Any gap in the adoption of information technology has also long since vanished; households in much of Europe are as or more likely to have broadband than their U.S. counterparts, partly because the U.S. failure to limit providers' monopoly power has led to much higher prices for internet access.
It's true that European nations have lower G.D.P. per capita than we do, but that's largely because, unlike most Americans, most Europeans actually have significant vacation time and hence work fewer hours per year. This sounds like a choice about work-life balance, not an economic problem.
And on that most fundamental of indicators, life expectancy, the U.S. has fallen far behind: French residents can expect, on average, to live more than four years longer than Americans. Why? Universal health care and policies that mitigate extreme inequality are the most likely explanations.
Now, I don't want this to sound like praise of all things European. The nations on the euro remain terribly vulnerable to financial crises, because they've adopted a shared currency without a shared banking safety net; only the heroic leadership of Mario Draghi, the former president of the European Central Bank, avoided a catastrophic collapse of the euro in 2012.
Europe also suffers from persistent weakness in demand because key players, Germany in particular, have an obsessive fear of deficits, even when the European economy desperately needs stimulus.
These are big problems, severe enough that I wouldn't be surprised if Europe is the epicenter of the next global crisis. But the problem with Europe is not that its social programs are too generous and its governments too intrusive. If anything, it's almost the opposite: Europe's economy is vulnerable because a combination of political fragmentation and ideological rigidity has left its politicians unwilling to be Keynesian enough.
The point is that centrists who point to Europe as an illustration of the bad things that happen when you're too enthusiastic about pursuing social justice are stuck decades in the past. Modern European experience actually vindicates progressive claims that we can do a lot to make America fairer without destroying incentives. And even Europe's problems make the case for more government intervention, not less.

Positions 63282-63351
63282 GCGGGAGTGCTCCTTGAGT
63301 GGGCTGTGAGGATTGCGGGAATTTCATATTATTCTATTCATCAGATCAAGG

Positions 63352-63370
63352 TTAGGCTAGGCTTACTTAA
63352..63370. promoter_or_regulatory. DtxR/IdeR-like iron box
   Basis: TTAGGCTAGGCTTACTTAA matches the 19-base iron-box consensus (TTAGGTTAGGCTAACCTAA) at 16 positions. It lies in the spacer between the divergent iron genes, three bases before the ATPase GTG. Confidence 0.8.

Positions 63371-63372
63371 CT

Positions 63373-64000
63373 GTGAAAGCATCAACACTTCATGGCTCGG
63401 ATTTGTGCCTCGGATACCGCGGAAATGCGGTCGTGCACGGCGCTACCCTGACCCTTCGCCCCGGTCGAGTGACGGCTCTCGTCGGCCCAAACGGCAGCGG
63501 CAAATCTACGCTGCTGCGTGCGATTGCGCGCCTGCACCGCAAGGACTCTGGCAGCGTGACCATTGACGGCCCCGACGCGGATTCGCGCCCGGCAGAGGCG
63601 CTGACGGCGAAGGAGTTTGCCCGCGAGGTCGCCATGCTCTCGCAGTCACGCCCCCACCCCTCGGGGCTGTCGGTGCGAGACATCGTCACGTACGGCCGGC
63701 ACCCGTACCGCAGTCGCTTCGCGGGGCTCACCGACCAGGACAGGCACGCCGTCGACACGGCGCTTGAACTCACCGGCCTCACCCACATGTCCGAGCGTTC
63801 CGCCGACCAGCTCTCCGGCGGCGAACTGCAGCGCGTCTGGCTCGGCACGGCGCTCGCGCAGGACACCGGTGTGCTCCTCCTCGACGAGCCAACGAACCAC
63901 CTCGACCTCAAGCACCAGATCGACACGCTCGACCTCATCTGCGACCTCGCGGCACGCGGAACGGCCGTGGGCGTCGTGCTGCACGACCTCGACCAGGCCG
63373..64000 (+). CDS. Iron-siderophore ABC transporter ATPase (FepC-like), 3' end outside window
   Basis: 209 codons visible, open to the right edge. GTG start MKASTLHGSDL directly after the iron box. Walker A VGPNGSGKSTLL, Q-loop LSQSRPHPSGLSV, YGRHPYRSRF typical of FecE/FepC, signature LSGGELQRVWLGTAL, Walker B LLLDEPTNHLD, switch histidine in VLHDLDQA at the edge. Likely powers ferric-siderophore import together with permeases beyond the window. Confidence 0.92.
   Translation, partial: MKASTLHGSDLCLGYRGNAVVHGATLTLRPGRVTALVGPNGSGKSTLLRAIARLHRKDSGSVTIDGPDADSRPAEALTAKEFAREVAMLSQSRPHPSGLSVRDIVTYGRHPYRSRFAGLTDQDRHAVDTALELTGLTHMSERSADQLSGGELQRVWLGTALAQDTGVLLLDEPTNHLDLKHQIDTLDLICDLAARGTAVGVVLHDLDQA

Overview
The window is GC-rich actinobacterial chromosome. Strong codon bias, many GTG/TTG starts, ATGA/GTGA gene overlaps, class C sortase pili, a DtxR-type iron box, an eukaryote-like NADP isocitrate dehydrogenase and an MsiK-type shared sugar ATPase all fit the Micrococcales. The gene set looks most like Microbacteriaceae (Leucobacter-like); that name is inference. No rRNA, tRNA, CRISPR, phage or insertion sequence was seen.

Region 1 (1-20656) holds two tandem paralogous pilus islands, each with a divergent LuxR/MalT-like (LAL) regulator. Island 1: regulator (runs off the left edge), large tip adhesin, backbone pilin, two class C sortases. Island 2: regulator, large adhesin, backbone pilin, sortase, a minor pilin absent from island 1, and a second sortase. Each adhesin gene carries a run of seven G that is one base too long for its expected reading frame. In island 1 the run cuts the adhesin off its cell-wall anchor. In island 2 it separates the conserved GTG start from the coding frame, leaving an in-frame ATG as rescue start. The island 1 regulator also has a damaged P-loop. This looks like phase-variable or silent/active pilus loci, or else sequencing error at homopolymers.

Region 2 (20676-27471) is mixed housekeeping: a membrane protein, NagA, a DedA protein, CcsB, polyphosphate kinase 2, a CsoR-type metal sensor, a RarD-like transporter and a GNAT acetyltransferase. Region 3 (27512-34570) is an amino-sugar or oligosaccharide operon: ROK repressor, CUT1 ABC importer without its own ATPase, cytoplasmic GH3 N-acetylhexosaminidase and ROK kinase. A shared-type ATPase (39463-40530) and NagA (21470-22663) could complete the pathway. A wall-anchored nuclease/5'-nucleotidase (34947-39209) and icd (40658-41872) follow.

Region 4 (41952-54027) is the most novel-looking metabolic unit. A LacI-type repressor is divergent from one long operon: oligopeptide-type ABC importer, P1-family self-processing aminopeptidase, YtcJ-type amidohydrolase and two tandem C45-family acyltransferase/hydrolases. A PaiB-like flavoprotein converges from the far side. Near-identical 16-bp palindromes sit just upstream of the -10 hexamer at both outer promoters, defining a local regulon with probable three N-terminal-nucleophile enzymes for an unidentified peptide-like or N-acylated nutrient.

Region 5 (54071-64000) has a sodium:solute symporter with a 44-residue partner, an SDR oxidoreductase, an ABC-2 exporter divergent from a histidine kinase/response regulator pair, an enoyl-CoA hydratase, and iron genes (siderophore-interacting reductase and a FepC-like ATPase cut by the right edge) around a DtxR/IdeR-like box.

Continue reading the main story
By all means, let's talk about whether "Medicare for all," wealth taxes and other progressive proposals are actually good ideas. But trying to shoot them down by going on about how terrible things are in France is a sure sign that you have no idea what you're talking about. -- via my feedly newsfeed
Perhaps the best-known provision of the Fair Labor Standards Act (FLSA) of 1938 is that it set a federal minimum wage for the first time. In addition, this is the law that established the overtime rle that if you are a "nonexempt" work--which basically means a worker paid by the hour rather than on a salary--then if you work more than 40 hours/week you must be paid time-and-a-half for the additional hours.
Although wages and hours are regulated under the same law, policy developments and research on the law's impacts could not be more different between the two areas. The federal minimum wage has been raised numerous times; and many subfederal jurisdictions impose their own wage minima that, where they exceed the federal minimum, supersede it. Perhaps because of this variation, a huge literature examining the effects of minimum wages on the U.S. labor market has arisen and has continued to burgeon. A fair conclusion is that American labor economists have spilled more ink per federal budgetary dollar on this topic than on any other labor-related policy. The opposite is the case for regulating hours. The essential parameters of hours regulation have not changed since passage of the act; and perhaps because of this, the dearth of research on the economic impact of hours regulation in the United States, especially recently, is remarkable.
(In the shade of these parentheses, I'll also mention this issue of the the RSF journal, edited by Erica L. Groshen and Harry J. Holzer, is especially rich in content, including 10 articles on the general theme of "Improving Employment and Earnings in Twenty-First Century Labor Markets." I'll list the Table of Contents for the issue, with links to the articles, at the bottom of this post.)
The US minimum wage situation has changed dramatically in the last decade or so in a particular way: a much larger share of workers live in states with a minimum wage above the federal level. Brown and Hamermesh write: